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VCG / Getty Images

“The ability to gouge out such a lofty target really belongs to our nation,” said a film blogger with a handle that translates to Stark Wild Nuts With Roasted Corns. She said in a post that she had spent the past several weeks verbally arguing with fans of Mr. Zhang and Ms. Zhao and reported them to the NSA.

After Zhao’s fan page was deleted by Weibo when other platforms censored her name, her fans posted messages of support on their own microblog and on her brother’s Weibo page, urging the family to sue the attackers for defamation.

Comments often defended the star, while refraining from challenging the unwarranted decision to ban her.

“The state knows its political position better than any netizen,” wrote a supporter by the name of Tough Pea Sprout, who provided a list of the high-profile government events that Ms Zhao was invited to attend. As a representative of China’s soft power in 2013, then-South Korean President Park Geun-hye was introduced to President Xi Jinping at a state banquet.

For many, Ms. Zhao’s erasure marks the disappearance of fellow star Fan Bingbing in 2018 amid a tax evasion scandal. Ms. Fan, who appeared in the 2014 movie “X-Men: Days of Future Past,” disappeared from view for three months before appearing to issue an apology and pay a $70 million fine.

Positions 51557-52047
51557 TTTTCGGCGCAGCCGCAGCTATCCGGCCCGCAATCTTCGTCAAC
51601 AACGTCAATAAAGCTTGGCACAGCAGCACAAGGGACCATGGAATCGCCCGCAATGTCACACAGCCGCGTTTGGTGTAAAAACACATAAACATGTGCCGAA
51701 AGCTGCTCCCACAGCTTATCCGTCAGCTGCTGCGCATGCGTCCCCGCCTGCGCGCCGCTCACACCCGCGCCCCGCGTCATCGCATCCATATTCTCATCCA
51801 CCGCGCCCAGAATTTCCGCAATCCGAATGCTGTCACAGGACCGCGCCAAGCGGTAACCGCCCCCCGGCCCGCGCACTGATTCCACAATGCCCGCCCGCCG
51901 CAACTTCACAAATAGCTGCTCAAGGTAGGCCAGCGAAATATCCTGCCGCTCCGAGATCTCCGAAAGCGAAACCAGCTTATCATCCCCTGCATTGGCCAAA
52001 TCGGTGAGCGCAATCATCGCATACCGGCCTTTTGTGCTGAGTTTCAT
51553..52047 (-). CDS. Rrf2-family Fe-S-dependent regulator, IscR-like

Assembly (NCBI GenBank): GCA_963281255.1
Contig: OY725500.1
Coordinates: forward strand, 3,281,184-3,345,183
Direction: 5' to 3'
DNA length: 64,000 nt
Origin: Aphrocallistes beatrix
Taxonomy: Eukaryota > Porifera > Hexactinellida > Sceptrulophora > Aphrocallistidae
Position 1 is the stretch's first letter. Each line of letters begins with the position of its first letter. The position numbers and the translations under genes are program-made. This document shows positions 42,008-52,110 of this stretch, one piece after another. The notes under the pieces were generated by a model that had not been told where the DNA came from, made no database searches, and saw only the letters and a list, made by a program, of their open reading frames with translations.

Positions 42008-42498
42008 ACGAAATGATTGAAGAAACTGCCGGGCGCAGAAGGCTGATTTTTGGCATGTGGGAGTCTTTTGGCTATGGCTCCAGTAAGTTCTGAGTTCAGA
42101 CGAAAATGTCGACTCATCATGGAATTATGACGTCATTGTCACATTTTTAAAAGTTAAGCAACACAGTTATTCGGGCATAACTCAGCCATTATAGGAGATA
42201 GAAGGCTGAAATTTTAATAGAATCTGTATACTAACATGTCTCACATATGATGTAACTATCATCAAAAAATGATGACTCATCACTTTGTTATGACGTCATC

Actress Fan Bingbing attended the premiere of X-Men: Days of Future Past in Beijing in 2014.


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VCG / Getty Images

Ms. Zhao is a larger figure than Ms. Fan in many ways. She began her career in 1998 portraying a free-lance royal character of the Qing Dynasty in the blockbuster “My Fair Princess”. Over the years she solidified her star status by expanding into more roles and directing successful pop records. In the late 2000s, she married developer Huang Youlong.

She also became a major player in the business world, making investments with her husband in film and technology which in 2015 drove their combined assets into hundreds of millions of US dollars.

Ms. Zhao also sparked controversy. In 2001, she apologized after Chinese media blamed her for appearing in a fashion magazine in a dress featuring the flag of wartime Japan. In 2016, she dropped a Taiwanese actor from a movie she was directing after Chinese netizens accused him of defending Taiwan independence.